The importance of tweed in country life

A Hume Country Clothing’s Archie Hume has had a life-long relationship with tweed.

I wouldn’t go quite as far as saying tweed is my entire life. But, life has largely been at, sleep, tweed, repeat since I was knee high to a Singer sewing machine. One of my earliest memories is standing in the shop gazing up at the tailors who sat in a circle at the window, rattling off made to measure tweeds whilst sooking away on their Player’s Navy Cuts. Different times…

We worked with the best mills in the Scottish Borders – we still do. At A Hume, we buy tweed, design tweed, wear tweed and sell tweed. Look at where we live – right on the banks of the eponymous Tweed.

The French have an expression, terroir, used to describe the local soil, climate and water that give wines their unique, local character and I’ve often thought – whilst enjoying a glass of deep, ruby red – that this term could equally apply to tweed.

Tweed speaks of country life like no other fabric. The yarn softened by the rivers that flow through the mill towns of the Scottish Borders.
The patterns and weaves of the tweed inspired by the local landscape: herringbone from our coast and fishing heritage, barleycorn from the arable and farming traditions, and salt & pepper, for the scoured flecked scree of the mountains. The colours also echo the terroir: heather, moss green and pale sky, or sea blues.

Each year we design new tweed collections, 80% of the tweed we sell is bespoke, designed by us and made exclusively for A Hume.

This year we’ve two very special tweeds on the drawing board.

Our 90th anniversary tweed, designed by Esther Mason in association with Lovat Mill – launching 2019. And a specially commissioned tweed for the Jim Clark Trust to help raise funds for the new museum opening in 2019.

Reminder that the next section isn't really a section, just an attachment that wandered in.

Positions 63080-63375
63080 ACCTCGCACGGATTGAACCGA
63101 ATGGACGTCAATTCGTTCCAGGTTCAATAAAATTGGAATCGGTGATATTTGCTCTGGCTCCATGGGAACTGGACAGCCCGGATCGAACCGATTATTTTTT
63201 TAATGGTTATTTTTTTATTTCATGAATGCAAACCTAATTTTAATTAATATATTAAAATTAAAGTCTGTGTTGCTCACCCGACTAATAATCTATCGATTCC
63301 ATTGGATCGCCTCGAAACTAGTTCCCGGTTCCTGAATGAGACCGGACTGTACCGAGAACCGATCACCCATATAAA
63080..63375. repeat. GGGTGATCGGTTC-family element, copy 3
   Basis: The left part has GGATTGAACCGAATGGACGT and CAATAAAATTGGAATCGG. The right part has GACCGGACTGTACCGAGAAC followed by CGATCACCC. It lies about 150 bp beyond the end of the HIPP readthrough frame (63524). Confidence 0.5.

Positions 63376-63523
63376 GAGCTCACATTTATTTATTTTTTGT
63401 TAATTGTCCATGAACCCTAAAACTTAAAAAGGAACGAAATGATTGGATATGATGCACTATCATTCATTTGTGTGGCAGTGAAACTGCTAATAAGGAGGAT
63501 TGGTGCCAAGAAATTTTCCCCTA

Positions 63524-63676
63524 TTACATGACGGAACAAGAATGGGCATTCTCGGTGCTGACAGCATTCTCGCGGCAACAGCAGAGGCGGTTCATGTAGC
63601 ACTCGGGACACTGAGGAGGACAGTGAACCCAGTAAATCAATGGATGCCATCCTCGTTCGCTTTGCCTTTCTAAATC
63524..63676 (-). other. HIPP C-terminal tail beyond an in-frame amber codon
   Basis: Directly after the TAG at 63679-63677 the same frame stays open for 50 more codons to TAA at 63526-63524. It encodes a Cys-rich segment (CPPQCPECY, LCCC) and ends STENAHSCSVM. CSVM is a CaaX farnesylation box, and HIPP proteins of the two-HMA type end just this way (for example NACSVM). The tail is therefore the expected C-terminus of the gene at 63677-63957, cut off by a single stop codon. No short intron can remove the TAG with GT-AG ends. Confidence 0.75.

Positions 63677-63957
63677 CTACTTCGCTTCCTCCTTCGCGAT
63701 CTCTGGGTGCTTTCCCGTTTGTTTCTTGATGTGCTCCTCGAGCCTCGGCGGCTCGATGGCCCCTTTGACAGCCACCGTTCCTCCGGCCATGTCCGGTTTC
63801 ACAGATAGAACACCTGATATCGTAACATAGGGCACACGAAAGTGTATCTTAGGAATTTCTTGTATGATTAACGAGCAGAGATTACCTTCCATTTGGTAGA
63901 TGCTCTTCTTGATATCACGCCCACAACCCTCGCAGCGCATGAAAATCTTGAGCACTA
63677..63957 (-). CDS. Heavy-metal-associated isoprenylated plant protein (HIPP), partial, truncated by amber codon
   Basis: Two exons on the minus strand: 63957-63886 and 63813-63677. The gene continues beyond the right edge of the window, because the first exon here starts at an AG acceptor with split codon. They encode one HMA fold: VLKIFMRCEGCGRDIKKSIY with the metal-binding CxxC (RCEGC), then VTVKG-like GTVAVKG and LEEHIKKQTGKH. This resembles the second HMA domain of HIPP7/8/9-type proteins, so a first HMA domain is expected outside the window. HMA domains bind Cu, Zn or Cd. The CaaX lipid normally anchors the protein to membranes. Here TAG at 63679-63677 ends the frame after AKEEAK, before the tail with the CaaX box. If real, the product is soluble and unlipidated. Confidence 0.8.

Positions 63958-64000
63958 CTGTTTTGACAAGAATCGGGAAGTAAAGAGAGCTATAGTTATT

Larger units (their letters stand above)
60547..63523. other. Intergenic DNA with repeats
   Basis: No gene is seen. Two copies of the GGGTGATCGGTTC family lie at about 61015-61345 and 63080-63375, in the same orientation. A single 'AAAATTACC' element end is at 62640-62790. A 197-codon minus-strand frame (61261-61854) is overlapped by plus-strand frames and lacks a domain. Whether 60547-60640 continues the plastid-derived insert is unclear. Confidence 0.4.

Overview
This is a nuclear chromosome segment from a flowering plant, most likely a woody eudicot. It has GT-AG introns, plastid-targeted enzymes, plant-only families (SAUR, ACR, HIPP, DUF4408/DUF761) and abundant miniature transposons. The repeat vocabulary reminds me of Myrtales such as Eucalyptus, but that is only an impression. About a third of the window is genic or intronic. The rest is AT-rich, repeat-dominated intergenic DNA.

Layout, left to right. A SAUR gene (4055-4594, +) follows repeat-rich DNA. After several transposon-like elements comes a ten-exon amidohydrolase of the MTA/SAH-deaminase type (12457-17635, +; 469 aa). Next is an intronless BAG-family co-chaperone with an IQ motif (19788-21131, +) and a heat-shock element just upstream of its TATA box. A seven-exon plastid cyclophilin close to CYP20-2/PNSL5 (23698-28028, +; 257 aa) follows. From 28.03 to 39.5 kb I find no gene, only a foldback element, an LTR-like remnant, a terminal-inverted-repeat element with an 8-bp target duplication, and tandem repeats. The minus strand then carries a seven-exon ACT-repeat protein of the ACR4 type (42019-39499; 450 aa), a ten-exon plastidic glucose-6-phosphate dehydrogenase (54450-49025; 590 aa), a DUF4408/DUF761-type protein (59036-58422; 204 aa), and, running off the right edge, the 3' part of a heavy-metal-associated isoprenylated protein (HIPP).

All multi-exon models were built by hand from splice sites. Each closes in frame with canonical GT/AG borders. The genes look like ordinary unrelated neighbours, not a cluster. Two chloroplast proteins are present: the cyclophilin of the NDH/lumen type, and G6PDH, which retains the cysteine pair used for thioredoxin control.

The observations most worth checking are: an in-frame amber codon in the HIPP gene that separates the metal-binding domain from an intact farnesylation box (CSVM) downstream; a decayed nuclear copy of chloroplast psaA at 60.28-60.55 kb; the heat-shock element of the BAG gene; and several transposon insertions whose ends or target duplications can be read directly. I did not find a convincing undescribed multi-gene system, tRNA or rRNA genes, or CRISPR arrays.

The Jim Clark Trust tweed is designed by our head of ladieswear, Vanessa Murray – launching pre-Christmas 2018. It’s a real honour to design a tweed for the legendary racing driver, Jim Clark. Vanessa’s design is inspired by the family tartan and is rooted in the terroir of Jim’s farming and racing heritage. There’s even a subtle nod to his Lotus colours of green and yellow.

In our globalised world tweed represents a true sense of place. Tweed has come to symbolise rural life more clearly than any other fabric, retaining its authenticity and appeal for close to 200 years.

And it suits country life, practically speaking. It’s tough, robust, hard wearing and warm. I am – as anyone who knows me will tell you – rarely without a tweed jacket. There are few situations I don’t consider suitable for a tweed jacket. Truly tweed will take you anywhere. Town, as well as country.

Look up the dashing Patrick Grant for some inspiration on city tweed style. Sadly though, my wife does despair of my fondness for PJs and tweed.

I can’t really see her problem. It seems completely sensible to me to slip on a tweed jacket when I feel the urge to wander down to the river at the bottom of the garden with my morning coffee. And I was recently caught similarly attired at the Game Fair, where it is my habit to camp out on the stand overnight – believe me it’s preferable to being back at the B&B with the girls watching Love Island afloat on a sea of Prosecco.

When they arrived for work in the morning I had a job persuading them I don’t actually sleep in my tweed jacket.